Simplifying

The big project that I have been working on for quite some time now is a complete change to the architecture of the add-ons manager backend. It’s a big scary prospect since (IMHO) the code is pretty crucial to the success of Firefox and many other Mozilla based applications. Without extensions I don’t think we’d be where we are today, in fact it was because of extensions that I got involved in the project in the first place.

The current incarnation of the extension manager has served us well over the past years but for some time it has been under strain. There are always more features we want to add but certain aspects of its design make it hard to do that. Things like changing from an RDF based persistent storage to anything else are hard because the concepts are so ingrained in the code. It’s now at the point where changing anything (particularly in the startup code) is very difficult since unexpected side effects are almost sure to happen. I tried various approaches to slowly iterating the current code to something better but ultimately changing anything required changing everything so I finally bit the bullet and concluded that a rewrite was the way forward (I know, normally they aren’t the right choice but I’m, pretty confident that it is in this case).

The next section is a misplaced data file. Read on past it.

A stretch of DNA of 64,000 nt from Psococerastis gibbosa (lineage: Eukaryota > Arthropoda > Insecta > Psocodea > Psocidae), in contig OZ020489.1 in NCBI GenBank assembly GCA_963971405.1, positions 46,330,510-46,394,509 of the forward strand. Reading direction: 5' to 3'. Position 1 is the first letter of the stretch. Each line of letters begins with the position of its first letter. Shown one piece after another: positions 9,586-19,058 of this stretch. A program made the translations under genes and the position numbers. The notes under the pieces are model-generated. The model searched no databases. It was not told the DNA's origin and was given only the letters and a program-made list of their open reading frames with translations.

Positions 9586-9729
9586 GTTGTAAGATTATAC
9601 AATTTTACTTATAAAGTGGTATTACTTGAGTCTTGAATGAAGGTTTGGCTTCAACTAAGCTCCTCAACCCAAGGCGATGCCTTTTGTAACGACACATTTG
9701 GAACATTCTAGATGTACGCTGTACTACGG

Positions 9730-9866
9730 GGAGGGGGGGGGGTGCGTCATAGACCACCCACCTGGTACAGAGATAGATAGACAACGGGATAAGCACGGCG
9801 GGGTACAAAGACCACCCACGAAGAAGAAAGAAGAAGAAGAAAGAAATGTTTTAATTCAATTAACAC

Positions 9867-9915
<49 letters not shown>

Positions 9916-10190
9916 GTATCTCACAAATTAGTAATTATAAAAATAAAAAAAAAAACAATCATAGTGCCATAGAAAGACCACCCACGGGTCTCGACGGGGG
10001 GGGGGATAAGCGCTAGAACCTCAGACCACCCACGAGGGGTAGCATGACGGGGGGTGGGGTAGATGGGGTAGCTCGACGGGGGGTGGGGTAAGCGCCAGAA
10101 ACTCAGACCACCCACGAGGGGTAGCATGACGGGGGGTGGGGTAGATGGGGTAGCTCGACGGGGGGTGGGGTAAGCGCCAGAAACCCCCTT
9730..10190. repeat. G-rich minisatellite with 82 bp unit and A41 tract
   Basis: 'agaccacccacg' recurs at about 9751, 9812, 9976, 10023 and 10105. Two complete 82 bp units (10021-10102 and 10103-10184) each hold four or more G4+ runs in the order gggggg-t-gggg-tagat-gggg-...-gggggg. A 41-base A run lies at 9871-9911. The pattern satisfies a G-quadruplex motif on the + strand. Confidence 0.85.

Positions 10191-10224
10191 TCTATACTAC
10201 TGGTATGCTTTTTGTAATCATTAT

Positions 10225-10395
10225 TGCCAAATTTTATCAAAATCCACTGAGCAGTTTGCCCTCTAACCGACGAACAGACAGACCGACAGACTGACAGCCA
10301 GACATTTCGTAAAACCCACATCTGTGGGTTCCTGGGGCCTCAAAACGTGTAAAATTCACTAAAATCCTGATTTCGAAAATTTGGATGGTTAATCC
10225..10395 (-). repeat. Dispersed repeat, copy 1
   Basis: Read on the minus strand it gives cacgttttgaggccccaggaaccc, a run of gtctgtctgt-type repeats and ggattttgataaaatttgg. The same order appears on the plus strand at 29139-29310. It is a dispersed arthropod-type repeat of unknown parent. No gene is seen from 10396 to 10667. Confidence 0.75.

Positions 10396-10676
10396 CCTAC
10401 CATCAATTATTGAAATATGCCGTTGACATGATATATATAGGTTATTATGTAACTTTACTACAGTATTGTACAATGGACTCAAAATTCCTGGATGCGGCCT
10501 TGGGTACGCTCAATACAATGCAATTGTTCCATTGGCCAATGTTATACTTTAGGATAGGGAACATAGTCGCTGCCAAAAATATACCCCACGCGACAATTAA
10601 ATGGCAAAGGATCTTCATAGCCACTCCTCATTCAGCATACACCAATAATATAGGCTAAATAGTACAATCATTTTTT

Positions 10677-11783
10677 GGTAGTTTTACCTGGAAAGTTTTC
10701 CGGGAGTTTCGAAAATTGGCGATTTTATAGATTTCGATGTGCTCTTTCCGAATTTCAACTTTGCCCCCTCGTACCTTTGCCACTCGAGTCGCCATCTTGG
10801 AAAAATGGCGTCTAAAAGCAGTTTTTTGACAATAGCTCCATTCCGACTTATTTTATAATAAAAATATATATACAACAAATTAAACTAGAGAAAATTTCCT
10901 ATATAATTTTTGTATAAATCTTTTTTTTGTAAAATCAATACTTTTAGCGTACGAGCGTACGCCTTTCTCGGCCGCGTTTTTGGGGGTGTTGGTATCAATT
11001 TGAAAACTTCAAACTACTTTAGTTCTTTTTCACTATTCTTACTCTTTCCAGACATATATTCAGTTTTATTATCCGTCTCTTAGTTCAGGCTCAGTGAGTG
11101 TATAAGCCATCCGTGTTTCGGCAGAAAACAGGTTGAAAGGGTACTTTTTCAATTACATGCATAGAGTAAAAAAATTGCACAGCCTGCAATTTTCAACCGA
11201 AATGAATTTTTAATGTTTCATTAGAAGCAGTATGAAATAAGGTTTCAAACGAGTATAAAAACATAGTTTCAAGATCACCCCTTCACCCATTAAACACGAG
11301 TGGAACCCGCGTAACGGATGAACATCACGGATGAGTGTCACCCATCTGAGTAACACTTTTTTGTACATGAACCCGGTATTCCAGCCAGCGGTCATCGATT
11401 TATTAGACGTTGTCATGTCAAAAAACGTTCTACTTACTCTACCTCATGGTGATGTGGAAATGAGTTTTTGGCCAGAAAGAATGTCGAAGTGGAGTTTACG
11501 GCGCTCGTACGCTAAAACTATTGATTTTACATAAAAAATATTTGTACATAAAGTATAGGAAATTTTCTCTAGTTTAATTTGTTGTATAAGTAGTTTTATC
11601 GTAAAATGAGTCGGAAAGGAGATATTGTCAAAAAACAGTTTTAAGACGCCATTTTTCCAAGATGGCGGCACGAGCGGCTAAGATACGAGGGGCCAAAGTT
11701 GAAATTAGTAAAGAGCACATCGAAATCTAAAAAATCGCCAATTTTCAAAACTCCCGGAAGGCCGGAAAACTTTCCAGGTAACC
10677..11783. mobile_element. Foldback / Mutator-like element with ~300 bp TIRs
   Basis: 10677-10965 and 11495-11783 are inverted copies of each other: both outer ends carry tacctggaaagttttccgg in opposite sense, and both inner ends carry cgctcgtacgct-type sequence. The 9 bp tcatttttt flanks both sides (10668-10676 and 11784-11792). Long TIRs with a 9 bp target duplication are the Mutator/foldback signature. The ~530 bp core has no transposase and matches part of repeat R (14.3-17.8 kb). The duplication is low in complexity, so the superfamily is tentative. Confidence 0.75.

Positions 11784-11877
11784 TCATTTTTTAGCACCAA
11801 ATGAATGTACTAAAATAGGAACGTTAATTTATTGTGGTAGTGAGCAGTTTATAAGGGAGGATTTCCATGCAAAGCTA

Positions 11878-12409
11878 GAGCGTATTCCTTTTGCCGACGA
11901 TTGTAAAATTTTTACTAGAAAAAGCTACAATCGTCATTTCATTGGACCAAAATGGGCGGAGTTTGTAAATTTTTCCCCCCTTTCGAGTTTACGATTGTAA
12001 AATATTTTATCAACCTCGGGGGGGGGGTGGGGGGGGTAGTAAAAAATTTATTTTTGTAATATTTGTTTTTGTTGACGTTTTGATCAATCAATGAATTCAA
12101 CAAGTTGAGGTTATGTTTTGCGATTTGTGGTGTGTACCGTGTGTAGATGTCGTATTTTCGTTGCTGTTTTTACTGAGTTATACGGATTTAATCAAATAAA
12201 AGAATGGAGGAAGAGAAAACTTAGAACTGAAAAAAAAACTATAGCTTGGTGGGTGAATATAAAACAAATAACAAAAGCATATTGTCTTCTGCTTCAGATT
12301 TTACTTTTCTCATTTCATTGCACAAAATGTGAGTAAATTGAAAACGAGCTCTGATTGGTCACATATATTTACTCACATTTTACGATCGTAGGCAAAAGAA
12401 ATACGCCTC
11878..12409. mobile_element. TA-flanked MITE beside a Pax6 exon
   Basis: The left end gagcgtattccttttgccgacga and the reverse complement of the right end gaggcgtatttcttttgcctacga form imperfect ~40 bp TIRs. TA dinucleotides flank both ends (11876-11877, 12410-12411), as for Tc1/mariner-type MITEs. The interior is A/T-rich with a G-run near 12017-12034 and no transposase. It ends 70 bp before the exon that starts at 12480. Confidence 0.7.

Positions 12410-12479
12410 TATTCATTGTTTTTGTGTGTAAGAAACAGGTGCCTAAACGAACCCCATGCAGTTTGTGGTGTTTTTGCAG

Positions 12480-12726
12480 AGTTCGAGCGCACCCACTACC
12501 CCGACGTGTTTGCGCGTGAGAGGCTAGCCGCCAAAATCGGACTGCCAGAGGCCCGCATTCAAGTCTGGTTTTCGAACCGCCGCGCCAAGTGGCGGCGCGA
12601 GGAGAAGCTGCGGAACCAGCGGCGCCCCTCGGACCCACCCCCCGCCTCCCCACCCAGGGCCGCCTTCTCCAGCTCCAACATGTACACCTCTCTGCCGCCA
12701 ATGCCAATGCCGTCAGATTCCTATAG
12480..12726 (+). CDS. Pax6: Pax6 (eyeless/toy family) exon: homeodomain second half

It is that rewrite that I’ve been working on on and off for something like half a year, if not longer. Some of the nice benefits that we should see:

  • Switching from RDF to a SQLite storage model (and making it easier to switch in the future)
  • Startup and other performance improvements (probably not immediately though)
  • Less bothersome dialogs for the user
  • Vastly simpler APIs for application/extension developers including:
    • Proper separation of the backend and UI code
    • Support for pluggable add-on types

I didn’t actually mean for this post to be this long actually (after all it is about simplification), it was just this last point that I felt like demonstrating. I just wrote the basic part of the code that implements the automatic daily background update checks. It uses the new API that will be available and as well as checking for updates it also downloads and installs any it finds silently (currently, I’ll be adding the notification and controls etc. soon). It struck me just how simple it was to write this: